Tobias Bussmann



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Category:   Interviews   
Interview conducted by: Andreas Scherbaum

PostgreSQL is the World’s most advanced Open Source Relational Database. The interview series “PostgreSQL Person of the Week” presents the people who make the project what it is today. Read all interviews here.

Please tell us about yourself, and where you are from.

Grown up in a midsized wine-town in Germany, I started working in (Windows) System Administration during school. In doing so, I had come in touch with Programming and Databases. Still at University, I started my own business in data driven marketing and ran it for almost ten years. Today, another ten years later, I’m living in Bern, Switzerland, working for the Swiss Academy of Sciences. Over the time, I became deeply involved in the PostgreSQL community. Further, I’m supporting privacy, open-source, open-data and civil society concerns as I’m overall a political person.

So, over twenty years I made the full journey from using PostgreSQL as a tool for a task, becoming really convinced of the product, getting involved in the community to contributing back to it.

Tobias Bussmann

Tobias Bussmann

How do you spend your free time? What are your hobbies?

As I don’t make my living from PostgreSQL (despite using it heavily in my job), much of my Postgres activities happen in my free time.

Apart from that, I love to drive and restore old cars, and enjoy exploring remote areas with my vintage camper van. Besides this special kind of travel, my partner and I like to travel in general and enjoy good food and drinks. Sometimes I also try my hand at bartending.

Any Social Media channels of yours we should be aware of?

I’m pretty abstinent when it comes to social media, and tend to use it in read-only mode. Nevertheless, I can be found on Twitter, GitHub and Mastodon.

Last book you read? Or a book you want to recommend to readers?

I rather read a lot - news, blogs, scientific papers and technical books. But hardly any fiction or literature.

Any favorite movie, or show?

The same goes for TV - I like to watch news, magazines, reports and discussions, but rarely watch movies or follow series. That said, I do occasionally zap through the program and look at some ‘trash’ to relax.

What does your ideal weekend look like?

Saturday usually starts with the necessities like shopping and housekeeping. The afternoon is reserved for some couching with a glass of wine and cheese to prepare for a fine dinner. Sunday I like to put on the mechanics suit or take a veteran car for a ride.

When did you start using PostgreSQL, and why?

Coming from MS-Access to MS SQL Server, I was introduced to the concept of Linux and Open Source by a colleague in the early 2000s. Not having to pay for the licence and having access to the code at the same time sounded too tempting. I started with a Norwegian server-oriented distribution with sanely selected packages and security orientated defaults. This happened to include PostgreSQL as their database engine. First, I managed to connect the frontends I used at that time, later I dumped these as they limited too much what could be expressed in raw SQL.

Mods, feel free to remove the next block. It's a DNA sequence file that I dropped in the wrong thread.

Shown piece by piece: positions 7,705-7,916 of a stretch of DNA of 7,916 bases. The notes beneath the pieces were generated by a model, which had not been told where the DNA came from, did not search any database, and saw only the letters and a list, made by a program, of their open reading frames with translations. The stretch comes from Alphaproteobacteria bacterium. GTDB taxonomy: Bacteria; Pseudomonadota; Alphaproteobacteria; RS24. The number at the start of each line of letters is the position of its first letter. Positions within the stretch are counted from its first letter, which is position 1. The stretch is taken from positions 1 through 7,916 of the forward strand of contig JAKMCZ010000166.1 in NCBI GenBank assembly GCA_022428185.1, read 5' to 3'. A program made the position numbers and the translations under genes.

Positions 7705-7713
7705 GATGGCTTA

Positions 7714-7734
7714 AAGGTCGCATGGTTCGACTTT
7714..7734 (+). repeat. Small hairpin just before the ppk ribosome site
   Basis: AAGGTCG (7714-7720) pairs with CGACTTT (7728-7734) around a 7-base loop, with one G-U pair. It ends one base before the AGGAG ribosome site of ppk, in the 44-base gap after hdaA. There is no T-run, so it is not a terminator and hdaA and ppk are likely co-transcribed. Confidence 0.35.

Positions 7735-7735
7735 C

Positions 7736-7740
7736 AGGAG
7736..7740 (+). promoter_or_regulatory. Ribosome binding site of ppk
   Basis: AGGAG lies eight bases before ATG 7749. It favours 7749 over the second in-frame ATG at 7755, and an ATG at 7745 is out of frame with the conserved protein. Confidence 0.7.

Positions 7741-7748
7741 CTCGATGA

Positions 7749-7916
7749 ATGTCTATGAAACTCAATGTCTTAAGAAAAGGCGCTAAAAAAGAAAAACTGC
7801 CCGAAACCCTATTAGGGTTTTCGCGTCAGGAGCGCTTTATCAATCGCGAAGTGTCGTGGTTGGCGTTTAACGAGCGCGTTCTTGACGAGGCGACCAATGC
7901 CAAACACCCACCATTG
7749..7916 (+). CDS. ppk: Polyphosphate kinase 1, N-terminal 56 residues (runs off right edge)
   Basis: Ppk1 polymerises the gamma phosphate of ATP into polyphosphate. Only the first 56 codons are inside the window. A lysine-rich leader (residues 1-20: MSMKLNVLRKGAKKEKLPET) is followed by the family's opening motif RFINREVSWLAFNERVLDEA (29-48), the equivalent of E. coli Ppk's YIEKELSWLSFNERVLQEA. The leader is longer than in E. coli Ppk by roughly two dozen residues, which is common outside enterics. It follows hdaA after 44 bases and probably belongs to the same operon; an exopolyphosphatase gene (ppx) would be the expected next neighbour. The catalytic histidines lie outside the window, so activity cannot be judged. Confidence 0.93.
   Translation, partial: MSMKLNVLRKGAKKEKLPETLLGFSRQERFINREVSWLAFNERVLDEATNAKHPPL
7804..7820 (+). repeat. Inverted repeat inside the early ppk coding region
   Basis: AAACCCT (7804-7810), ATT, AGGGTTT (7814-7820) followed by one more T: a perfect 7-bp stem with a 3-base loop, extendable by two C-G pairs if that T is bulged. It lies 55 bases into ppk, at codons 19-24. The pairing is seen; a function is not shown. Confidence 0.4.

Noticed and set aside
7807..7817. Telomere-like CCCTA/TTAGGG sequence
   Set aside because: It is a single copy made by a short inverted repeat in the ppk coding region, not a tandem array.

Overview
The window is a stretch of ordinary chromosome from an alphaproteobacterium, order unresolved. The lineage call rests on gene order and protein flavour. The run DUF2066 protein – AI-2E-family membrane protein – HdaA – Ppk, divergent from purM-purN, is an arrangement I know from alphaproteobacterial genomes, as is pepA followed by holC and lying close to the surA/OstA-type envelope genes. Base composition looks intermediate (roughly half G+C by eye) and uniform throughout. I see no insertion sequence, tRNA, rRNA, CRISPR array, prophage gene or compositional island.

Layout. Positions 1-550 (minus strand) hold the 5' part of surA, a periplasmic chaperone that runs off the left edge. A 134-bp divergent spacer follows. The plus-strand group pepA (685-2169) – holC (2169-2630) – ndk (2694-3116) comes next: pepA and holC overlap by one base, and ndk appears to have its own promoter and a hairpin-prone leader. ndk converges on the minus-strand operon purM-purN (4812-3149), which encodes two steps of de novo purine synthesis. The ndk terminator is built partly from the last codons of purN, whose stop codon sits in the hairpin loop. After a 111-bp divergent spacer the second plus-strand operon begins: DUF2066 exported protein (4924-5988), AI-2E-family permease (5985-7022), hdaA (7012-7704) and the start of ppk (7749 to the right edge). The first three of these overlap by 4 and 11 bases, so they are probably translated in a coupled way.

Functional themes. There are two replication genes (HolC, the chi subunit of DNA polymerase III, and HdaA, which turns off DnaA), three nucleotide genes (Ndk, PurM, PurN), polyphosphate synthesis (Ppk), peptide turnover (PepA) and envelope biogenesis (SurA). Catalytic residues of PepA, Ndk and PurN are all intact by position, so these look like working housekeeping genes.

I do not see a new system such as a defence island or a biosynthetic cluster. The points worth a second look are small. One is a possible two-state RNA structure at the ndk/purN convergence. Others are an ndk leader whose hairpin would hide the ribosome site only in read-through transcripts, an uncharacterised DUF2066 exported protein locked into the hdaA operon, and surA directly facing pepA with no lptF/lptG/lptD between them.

Do you remember which version of PostgreSQL you started with?

I actually had to do some research for this question. To my own amazement, it must have been 7.3 with brand-new dependency tracking and I remember proving it to be a ‘professional database’ by the recently introduced feature called “WAL”. But I did the majority of learning with 8.0 and 8.1 (2005). Remember the introduction of “bitmap index scans”, “standard conforming strings” and the elimination of “implicit casts from/to text”?

I did start my studies at University in mathematics, turned to computer sciences (which was closely integrated at that time) and after the foundations, had some advanced courses in AI (pre ML and ANN). Later I switched to a remote-university and added some law and economics to the curriculum. Despite this, I never managed to graduate, due to a different focus in life. I did however learn lots of fundamental concepts, and abstract thinking. That is the great value of a technology-neutral study - we did learn programming paradigms, not programming languages - concurrency control methods, not database engines. Nothing that immediately qualifies for a job, but things you need later on, once you dive deeper.

What other databases are you using? Which one is your favorite?

Currently, I’m mainly using PostgreSQL, with a little SQLite occasionally. During my career, I was confronted with lots of other database systems, some popular ones and lots of exotic ones. Some were migration projects but most of the time, the task was to extract specific data from them. Often without any schema reference, I had to reverse engineer how applications store their information. By this I learned a lot about data modelling (good and bad) and various SQL dialects. This led me to look more closely at SQL standardization and learn to appreciate it.

For some years I’ve been part of the small team maintaining Postgres.app, an easily deployable distribution for macOS that allows developers to quickly run a local instance, batteries included (in this case: PostGIS and various other extensions). Keeping that up to date with the many changes Apple’s OS introduces every year and lots of evolving dependencies is “real fun”.

How do you contribute to PostgreSQL?

Although I have been able to land an occasional patch, my contributions to PostgreSQL are still minor. When I find bugs in related code like extensions or the PostGIS dependencies, I usually try to fix them and provide them upstream. With OSS, you have a lot of freedom, but you also have to take some responsibility for yourself. Many small contributions are what make this model superior, IMHO.